Wednesday, December 18, 2013

Eliz. Warren Gets It Right On Credit Score Bullies

This blog was published in Delaware Liberal on December 18

I read with interest that Sen. Elizabeth Warren is submitting legislation to regulate and rein in consumer credit scoring companies on their abuse of our citizens.  This warms my populist heart.  It mainly aims at employer's use of this unreliable and often inaccurate information but at least it is a start for us consumers/job applicants.
When I first retired, I decided I'd finally have the time to check out my credit reports and make sure they were in order.  I'd had no particular problem with getting credit having done some modest real estate investing requiring loans.  Also, I had then a friendly community banker who gave me a heads up on my credit reports.  I noticed then an erroneous item on a mortgage I'd had years earlier and decided to check further, though it seemed  not to impede my qualifying for more current loans.
To my amazement, these companies, Experian, TransUnion and Equifax had attained enormous power over consumers beyond credit and bank loans;  employers were using their data on a massive scale to check out job applicants for "character flaws" and risk issues.
As I got into the process I learned the power these bureaus hold over those persons on whom they report.  They claim no responsibility for accuracy, fading the heat back to the source of the transaction information they receive from their information sources on you and offer little or no help in correcting inaccurate information send to them by retail stores, credit card companies, auto and home loan lenders.  Further, it is on you, not them, to go back to the original source for corrections or modification of their reports to the bureaus.  But, their accuracy is taken for granted by employers it seems.
In my case, I had two issues to "clean up"; an erroneously reported late payment on a mortgage I'd had 15 years earlier and long since paid off and an non-existent late payment on a credit card account of about the same vintage.
Net, net, it took months, about 6 in total, to address these error laden reports and with no help from the bureaus.   I had to go back to the sources, the mortgage company and credit card company, via snail mail at their demand, to provide challenging and correcting information.  Back and forth with endless exchanges until they acknowledged their errors and then documented their errors back to the three bureaus.  Now imagine if I was having to do this in conjunction with a job application or potential employer?  6 months?  I'd be blown out of the water on the job before the correct information was finally documented in the credit reports read by the employers.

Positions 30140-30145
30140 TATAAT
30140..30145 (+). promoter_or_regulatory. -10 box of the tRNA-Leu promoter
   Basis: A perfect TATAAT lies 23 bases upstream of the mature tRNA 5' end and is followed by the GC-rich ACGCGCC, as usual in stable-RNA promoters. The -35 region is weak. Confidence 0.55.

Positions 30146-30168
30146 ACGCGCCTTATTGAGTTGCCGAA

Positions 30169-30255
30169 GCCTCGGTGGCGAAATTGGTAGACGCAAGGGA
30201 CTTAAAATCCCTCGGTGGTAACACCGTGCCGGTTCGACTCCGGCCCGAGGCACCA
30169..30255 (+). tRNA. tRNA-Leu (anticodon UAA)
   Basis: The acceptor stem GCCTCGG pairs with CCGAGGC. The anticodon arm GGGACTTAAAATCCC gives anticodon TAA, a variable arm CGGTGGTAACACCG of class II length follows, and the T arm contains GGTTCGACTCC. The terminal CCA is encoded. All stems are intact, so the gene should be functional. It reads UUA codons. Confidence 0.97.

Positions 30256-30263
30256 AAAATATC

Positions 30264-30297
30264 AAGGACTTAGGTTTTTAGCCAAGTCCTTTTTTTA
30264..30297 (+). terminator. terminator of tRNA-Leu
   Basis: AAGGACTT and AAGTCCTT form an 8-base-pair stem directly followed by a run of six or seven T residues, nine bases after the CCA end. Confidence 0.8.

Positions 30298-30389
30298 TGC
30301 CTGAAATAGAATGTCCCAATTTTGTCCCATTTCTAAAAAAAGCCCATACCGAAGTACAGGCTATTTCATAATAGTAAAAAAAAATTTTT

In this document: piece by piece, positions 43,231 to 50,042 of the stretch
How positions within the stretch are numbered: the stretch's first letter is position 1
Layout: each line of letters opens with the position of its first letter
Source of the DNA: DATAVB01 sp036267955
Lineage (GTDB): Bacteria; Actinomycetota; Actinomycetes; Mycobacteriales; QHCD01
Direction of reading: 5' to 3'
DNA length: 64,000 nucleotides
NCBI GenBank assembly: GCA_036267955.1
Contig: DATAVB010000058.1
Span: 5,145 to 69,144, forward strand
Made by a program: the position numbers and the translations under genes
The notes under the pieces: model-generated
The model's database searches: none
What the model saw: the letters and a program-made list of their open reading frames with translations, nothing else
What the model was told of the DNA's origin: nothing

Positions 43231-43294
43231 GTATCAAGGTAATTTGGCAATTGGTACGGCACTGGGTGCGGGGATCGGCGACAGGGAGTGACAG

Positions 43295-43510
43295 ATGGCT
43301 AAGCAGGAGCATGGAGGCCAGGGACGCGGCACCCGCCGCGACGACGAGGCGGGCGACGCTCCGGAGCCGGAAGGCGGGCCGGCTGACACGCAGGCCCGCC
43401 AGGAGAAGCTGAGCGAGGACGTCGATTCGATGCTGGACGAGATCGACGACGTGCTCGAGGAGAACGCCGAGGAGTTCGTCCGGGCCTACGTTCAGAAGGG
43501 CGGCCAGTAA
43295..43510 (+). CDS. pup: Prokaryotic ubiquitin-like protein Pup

The fact is that these bureaus are data base managers of information provided by credit and money lenders and your information depends, in part, on the accuracy of the data entry staffer with the bureau as well as the accuracy of the lenders/credit issuers in their data entry and reporting.  And you have no power over either.  But your job or loan hangs in balance based on their accuracy or correct reporting.  And they, the sources and the bureaus won't help you correct the information or explain the mitigating circumstances.  You're all on your own here and you'd damned well better have the time, persistence and energy to root out the errors and with some luck and minimal cooperation from them, get the record corrected. Often, the result is just permission to write and publish on their reports a brief statement from you on the mitigating circumstances, not a full retraction, deletion of erroneous information or complete correction of the record.  At least, not unless you're in a position to hire an attorney.
So, thank you Senator Warren for standing up for the little guy or gal.  And, Senators Coons and Carper, are you on board with justice for consumers in this case?  Will you sign on?  Why aren't you co-sponsors?